Summary View help for Summary
The purpose of this data collection was to follow a birth cohort born in Philadelphia during 1958 with a special focus on delinquent activities as children and as adults. The respondents were first interviewed in DELINQUENCY IN A BIRTH COHORT IN PHILADELPHIA, PENNSYLVANIA, 1945-1963 (ICPSR 7729). Part 1 offers basic demographic information, such as sex, race, date of birth, church membership, age, and socioeconomic status, on each cohort member. Two files supply offense data: Part 2 pertains to offenses committed while a juvenile and Part 3 details offenses as an adult. Offense-related variables include most serious offense, police disposition, location of crime, reason for police response, complainant's sex, age, and race, type of victimization, date of offense, number of victims, average age of victims, number of victims killed or hospitalized, property loss, weapon involvement, and final court disposition. Part 4, containing follow-up survey interview data collected in 1988, was designed to investigate differences in the experiences and attitudes of individuals with varying degrees of involvement with the juvenile justice system. Variables include individual histories of delinquency, health, household composition, marriage, parent and respondent employment and education, parental contacts with the legal system, and other social and demographic variables.
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Geographic Coverage View help for Geographic Coverage
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Data Collection Notes View help for Data Collection Notes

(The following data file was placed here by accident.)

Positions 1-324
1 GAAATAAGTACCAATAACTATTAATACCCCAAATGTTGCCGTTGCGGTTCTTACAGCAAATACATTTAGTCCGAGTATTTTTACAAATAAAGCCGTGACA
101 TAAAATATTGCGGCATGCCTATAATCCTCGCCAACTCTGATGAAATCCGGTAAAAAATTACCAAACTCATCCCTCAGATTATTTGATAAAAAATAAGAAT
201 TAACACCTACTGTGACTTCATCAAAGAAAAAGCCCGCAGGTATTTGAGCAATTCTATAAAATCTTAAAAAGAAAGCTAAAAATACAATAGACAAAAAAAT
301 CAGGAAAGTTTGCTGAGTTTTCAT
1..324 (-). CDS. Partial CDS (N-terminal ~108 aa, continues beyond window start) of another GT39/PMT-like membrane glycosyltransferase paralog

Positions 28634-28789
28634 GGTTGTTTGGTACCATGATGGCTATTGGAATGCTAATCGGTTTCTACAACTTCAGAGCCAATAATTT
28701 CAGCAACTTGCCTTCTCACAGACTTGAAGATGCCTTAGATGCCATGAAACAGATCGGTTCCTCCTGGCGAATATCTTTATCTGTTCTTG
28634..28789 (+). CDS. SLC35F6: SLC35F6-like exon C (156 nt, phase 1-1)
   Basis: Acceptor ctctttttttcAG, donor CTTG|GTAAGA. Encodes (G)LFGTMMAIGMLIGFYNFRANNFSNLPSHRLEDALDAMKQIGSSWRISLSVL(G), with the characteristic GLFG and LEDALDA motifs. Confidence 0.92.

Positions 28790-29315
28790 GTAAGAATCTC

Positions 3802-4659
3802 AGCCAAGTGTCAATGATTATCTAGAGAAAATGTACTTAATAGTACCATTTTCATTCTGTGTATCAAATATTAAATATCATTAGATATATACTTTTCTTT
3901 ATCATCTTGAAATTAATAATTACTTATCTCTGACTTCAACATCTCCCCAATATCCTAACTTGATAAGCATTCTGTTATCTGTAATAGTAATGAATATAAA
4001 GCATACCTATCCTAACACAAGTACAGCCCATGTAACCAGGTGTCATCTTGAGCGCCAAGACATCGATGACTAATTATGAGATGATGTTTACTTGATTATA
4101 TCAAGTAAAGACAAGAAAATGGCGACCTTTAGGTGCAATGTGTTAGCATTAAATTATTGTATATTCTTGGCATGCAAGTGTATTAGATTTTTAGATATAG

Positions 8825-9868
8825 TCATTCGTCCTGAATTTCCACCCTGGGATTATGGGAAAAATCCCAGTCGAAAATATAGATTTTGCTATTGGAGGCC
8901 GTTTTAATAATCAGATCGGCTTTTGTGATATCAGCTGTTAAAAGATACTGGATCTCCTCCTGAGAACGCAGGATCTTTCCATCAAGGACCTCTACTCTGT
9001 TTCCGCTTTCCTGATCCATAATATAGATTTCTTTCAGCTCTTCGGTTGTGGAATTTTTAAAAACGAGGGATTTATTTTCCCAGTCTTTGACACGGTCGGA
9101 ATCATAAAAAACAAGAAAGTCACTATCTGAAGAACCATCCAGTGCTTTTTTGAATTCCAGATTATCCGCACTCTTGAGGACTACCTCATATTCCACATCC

When using the Juvenile Offense file (Part 2), users should exclude from analyses any records of offenses committed when the offender was over 17 years of age. All records included in this file represent police contacts. Only a subset of these cases represent true offenses or violations of the Pennsylvania Crime Code. The variable EVENTYPE distinguishes between true offenses and cases that are police contacts only. The crime code fields can also be used to distinguish true offense charges from charges that represent police contacts only. Police contacts are those designated in the crime code value labels by an asterisk directly following the equal sign. For example, "1001 = COUNTERFEIT" represents a true offense, while "2624 = *RUNAWAY" represents a police contact only. To link the interview data from the survey file with either the juvenile delinquency history or adult criminal history databases, the user should utilize the LINKAGE DATABASE, provided in the Follow-Up Interview machine-readable codebook. A data collection instrument is available only for Part 4, the Follow-Up Interview data.
Producers: Sellin Center for Studies in Criminology and Criminal Law and National Analysts, Division of Booz-Allen and Hamilton, Inc., Philadelphia, PA, 1990.
Original Release Date View help for Original Release Date
Version History View help for Version History
- Figlio, Robert M., Paul E. Tracy, and Marvin E. Wolfgang. Delinquency in a Birth Cohort II: Philadelphia, 1958-1988. ICPSR09293-v3. Ann Arbor, MI: Inter-university Consortium for Political and Social Research [distributor], 1994. http://doi.org/10.3886/ICPSR09293.v3
2006-01-12 All files were removed from dataset 5 and flagged as study-level files, so that they will accompany all downloads.
2005-11-04 On 2005-03-14 new files were added to one or more datasets. These files included additional setup files as well as one or more of the following: SAS program, SAS transport, SPSS portable, and Stata system files. The metadata record was revised 2005-11-04 to reflect these additions.
1990-03-02 ICPSR data undergo a confidentiality review and are altered when necessary to limit the risk of disclosure. ICPSR also routinely creates ready-to-go data files along with setups in the major statistical software formats as well as standard codebooks to accompany the data. In addition to these procedures, ICPSR performed the following processing steps for this data collection:
- Standardized missing values.
- Checked for undocumented or out-of-range codes.
The public-use data files in this collection are available for access by the general public. Access does not require affiliation with an ICPSR member institution.